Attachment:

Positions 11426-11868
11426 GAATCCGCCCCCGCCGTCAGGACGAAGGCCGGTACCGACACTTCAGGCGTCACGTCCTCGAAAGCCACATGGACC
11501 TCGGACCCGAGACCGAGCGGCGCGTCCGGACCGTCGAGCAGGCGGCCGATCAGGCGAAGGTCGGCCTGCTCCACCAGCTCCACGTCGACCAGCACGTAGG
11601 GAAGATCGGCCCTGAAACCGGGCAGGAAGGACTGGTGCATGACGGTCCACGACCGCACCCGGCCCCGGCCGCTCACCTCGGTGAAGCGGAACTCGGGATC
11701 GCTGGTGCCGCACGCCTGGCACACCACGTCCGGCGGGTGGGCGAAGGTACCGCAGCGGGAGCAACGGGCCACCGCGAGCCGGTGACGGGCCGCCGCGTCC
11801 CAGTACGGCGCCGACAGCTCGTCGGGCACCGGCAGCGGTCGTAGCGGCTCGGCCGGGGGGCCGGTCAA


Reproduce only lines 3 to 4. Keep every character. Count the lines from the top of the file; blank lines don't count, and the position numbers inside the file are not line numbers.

11501 TCGGACCCGAGACCGAGCGGCGCGTCCGGACCGTCGAGCAGGCGGCCGATCAGGCGAAGGTCGGCCTGCTCCACCAGCTCCACGTCGACCAGCACGTAGG
11601 GAAGATCGGCCCTGAAACCGGGCAGGAAGGACTGGTGCATGACGGTCCACGACCGCACCCGGCCCCGGCCGCTCACCTCGGTGAAGCGGAACTCGGGATC